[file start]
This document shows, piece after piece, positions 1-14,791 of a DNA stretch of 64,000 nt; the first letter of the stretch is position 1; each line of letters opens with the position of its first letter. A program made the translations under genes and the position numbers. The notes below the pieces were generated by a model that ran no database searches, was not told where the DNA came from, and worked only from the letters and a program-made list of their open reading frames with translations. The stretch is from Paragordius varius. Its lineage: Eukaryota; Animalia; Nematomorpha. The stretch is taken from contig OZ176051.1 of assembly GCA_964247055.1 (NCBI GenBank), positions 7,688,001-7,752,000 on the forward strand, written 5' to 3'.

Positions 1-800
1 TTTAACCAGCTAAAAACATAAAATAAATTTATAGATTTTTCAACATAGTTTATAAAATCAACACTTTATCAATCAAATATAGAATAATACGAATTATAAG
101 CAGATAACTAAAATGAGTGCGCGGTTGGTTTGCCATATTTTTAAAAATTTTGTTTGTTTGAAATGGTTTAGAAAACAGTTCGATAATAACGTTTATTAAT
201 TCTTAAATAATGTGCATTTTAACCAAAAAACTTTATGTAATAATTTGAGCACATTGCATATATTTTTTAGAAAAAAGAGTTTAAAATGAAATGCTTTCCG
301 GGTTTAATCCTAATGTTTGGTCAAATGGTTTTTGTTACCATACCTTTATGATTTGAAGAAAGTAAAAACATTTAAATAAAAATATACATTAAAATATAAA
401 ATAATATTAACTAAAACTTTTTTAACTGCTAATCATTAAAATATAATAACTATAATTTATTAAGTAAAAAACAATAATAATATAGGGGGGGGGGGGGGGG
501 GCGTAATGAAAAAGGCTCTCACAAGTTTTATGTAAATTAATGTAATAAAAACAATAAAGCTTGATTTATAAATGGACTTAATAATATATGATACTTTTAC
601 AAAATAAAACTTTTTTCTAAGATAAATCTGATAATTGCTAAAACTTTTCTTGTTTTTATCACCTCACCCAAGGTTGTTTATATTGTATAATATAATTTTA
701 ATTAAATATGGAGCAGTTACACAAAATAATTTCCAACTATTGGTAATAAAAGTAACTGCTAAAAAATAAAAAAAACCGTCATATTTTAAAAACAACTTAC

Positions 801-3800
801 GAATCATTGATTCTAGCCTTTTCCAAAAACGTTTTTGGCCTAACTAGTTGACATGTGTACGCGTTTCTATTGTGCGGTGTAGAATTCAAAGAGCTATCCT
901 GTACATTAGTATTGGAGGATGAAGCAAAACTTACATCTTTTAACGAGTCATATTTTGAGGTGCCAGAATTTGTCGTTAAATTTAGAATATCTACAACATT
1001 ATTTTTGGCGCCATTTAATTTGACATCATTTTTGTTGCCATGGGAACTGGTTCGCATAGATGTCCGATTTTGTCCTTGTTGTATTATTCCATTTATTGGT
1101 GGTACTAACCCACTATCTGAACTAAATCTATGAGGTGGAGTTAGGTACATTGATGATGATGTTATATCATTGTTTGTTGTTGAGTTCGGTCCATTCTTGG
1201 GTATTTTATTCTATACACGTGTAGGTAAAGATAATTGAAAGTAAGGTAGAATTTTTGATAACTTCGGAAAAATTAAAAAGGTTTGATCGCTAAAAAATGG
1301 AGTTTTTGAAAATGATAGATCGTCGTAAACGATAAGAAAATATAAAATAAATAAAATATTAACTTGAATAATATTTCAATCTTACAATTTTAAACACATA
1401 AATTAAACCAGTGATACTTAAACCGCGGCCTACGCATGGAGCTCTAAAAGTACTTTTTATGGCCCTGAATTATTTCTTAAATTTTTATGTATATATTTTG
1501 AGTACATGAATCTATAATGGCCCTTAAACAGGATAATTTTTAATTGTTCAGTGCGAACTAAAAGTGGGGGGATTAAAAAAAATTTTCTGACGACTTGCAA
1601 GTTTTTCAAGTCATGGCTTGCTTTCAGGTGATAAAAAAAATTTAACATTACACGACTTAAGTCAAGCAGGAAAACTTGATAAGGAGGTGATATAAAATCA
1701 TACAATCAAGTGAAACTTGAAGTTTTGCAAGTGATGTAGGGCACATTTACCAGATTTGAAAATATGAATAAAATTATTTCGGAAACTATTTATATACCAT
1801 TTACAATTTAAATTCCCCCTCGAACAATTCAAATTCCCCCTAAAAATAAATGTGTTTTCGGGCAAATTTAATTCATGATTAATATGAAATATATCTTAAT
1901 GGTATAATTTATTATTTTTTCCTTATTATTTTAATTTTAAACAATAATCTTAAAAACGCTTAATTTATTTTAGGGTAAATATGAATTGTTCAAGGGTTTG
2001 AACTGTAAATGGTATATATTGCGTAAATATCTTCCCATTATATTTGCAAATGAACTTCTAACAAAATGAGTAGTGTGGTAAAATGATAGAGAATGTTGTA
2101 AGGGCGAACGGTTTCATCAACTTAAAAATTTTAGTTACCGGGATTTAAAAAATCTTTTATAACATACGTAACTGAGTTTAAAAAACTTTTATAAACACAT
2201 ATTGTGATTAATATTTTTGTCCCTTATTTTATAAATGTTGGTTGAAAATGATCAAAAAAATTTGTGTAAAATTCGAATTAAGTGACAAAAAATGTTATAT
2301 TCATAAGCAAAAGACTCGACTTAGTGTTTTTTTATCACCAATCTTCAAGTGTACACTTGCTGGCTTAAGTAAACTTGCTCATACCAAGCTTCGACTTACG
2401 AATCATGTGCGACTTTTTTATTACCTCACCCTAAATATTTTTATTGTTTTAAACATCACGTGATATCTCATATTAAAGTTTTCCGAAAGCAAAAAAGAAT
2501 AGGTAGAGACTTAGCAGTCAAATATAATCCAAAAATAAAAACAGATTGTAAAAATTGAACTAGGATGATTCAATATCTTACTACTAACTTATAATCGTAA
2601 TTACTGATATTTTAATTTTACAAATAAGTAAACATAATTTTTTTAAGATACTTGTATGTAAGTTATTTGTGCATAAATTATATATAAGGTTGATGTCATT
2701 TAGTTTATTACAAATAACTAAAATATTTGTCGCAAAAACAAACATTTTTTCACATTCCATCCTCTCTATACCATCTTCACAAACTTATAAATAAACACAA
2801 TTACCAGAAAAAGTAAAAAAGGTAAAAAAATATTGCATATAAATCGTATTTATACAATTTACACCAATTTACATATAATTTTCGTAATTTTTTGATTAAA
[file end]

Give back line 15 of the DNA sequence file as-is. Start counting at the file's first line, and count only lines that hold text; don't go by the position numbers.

1101 GGTACTAACCCACTATCTGAACTAAATCTATGAGGTGGAGTTAGGTACATTGATGATGATGTTATATCATTGTTTGTTGTTGAGTTCGGTCCATTCTTGG